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News of the Day ... In Perspective


AARP signs contracts with Aetna and UnitedHealth Group

The American Association of Retired Persons (AARP) is to become the largest provider of private insurance to Medicare recipients. It will begin offering a Health Maintenance Organization to Medicare recipients and several other products to people from ages 50 to 64. These products include a high-deductible insurance policy that can be combined with a Health Savings Account (New York Times 4/17/07).

AARP will continue to provide Medicare prescription drug coverage and Medigap insurance.

It plans to “use its leverage to reshape the health insurance market.” AARP now has 38 million members and plans to have 50 million by 2011. As with the AMA, revenues and royalties from the sales of goods and services account for a substantial portion of its revenue. AARP officials insist that its financial interests do not affect the positions it takes on Medicare, Social Security, and other issues on which it lobbies and litigates.

While AARP has opposed efforts to privatize Medicare or Social Security, its role in marketing insurance could give a big boost to privatization, writes Robert Pear—he apparently means in the sense of the “public-private partnership.”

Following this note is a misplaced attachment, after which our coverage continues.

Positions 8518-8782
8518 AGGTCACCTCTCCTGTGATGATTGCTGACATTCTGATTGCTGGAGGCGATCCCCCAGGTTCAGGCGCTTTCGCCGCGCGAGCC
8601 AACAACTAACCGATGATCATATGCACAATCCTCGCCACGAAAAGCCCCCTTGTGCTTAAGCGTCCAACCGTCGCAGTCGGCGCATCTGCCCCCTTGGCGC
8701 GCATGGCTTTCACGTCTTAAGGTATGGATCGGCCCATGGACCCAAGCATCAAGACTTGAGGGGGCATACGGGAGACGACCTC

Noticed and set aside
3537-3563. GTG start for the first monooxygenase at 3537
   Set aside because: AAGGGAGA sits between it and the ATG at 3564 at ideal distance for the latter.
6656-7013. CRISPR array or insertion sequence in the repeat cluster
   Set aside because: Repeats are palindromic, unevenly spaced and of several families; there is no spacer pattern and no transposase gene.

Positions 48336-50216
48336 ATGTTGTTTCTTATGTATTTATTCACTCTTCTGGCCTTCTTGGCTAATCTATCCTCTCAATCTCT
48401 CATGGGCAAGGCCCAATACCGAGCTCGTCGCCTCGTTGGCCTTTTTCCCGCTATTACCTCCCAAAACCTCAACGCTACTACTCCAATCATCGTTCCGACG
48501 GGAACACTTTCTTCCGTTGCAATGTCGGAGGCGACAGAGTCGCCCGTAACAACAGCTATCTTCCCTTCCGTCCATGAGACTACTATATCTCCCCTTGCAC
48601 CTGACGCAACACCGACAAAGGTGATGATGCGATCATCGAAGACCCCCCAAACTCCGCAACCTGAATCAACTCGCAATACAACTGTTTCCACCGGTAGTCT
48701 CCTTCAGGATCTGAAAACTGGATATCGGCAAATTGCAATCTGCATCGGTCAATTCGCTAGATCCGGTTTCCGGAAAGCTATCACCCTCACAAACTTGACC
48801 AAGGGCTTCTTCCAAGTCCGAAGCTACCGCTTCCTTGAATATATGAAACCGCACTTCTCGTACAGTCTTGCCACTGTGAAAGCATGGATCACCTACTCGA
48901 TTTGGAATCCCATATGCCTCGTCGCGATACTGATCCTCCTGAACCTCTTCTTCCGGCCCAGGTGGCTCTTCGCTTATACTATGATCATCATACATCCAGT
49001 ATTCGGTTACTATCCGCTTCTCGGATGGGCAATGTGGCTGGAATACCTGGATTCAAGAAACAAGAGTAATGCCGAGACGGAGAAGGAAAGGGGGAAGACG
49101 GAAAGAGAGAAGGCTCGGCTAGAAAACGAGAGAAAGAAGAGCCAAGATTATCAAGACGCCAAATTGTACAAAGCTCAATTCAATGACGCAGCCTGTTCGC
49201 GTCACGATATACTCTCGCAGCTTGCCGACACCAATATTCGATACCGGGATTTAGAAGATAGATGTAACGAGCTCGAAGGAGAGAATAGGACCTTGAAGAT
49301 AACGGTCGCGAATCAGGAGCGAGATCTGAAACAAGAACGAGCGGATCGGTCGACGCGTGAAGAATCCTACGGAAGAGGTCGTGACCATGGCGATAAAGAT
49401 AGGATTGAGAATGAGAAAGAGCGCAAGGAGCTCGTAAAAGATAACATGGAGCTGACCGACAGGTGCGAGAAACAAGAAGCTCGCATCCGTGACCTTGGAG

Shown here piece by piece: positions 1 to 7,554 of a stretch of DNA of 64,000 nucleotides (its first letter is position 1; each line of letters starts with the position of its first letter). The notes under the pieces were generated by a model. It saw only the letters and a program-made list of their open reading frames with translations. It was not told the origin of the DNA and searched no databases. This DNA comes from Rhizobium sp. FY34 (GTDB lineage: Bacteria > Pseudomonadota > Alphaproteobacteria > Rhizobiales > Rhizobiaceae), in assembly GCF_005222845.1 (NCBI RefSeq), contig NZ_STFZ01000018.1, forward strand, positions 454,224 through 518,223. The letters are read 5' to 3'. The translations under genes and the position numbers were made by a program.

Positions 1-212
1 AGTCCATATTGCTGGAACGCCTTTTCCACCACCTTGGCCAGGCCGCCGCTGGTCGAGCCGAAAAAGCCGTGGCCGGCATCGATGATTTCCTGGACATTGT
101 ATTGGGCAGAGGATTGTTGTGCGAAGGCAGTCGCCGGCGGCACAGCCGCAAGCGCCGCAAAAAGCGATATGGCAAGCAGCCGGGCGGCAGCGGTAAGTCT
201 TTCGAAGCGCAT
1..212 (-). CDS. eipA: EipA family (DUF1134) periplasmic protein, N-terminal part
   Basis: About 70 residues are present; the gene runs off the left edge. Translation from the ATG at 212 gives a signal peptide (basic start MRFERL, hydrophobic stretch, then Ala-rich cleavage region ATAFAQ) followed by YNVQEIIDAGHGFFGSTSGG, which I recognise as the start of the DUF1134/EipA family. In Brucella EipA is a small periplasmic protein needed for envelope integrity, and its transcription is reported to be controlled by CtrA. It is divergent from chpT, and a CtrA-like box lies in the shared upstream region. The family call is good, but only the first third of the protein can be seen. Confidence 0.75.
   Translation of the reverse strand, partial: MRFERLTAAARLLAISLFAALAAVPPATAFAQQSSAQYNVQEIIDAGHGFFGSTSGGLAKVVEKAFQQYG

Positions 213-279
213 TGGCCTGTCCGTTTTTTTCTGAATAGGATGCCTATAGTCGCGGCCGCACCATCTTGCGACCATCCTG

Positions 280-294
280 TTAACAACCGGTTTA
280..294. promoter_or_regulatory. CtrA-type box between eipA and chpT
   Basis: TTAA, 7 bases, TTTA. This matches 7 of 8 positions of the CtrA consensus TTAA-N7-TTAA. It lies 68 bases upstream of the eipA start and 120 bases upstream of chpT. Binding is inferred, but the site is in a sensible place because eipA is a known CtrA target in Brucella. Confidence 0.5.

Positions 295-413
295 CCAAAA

AARP says it plans to use $500 million of its insurance sales revenue over the next decade to help people navigate the health care system, with a new counseling service.

Payments to UnitedHealth and Aetna will be linked to their performance in improving the health of subscribers, including members of minorities, said AARP chief executive William Novelli. It will measure how frequently the companies deliver recommended treatments to people with certain conditions, including diabetes and hip fractures.

“By tying carrier compensation to the health of our members…we are on the leading edge of health care reform,” writes Dawn Sweeney, CEO of AARP Services.

Sweeney told reporters that AARP brings in an average of $185 million a year from royalty and revenue payments from the health insurance products it now offers and plans to double subscribers to its branded products. Part of the money goes into its lobbying efforts (USA Today 4/17/07).

AAPR backs the Democrats’ effort to lift the prohibition on government involvement in price “negotiations” between drugmakers and Medicare Part D plans. Senator John Cornyn (R-TX) denounced the bill as “'a step down the road to a single-payer government-run health care system, and President Bush threatened a veto. The bill failed when the Democrats could not muster the 60 votes needed to bring it to the floor (New York Times 4/19/07).

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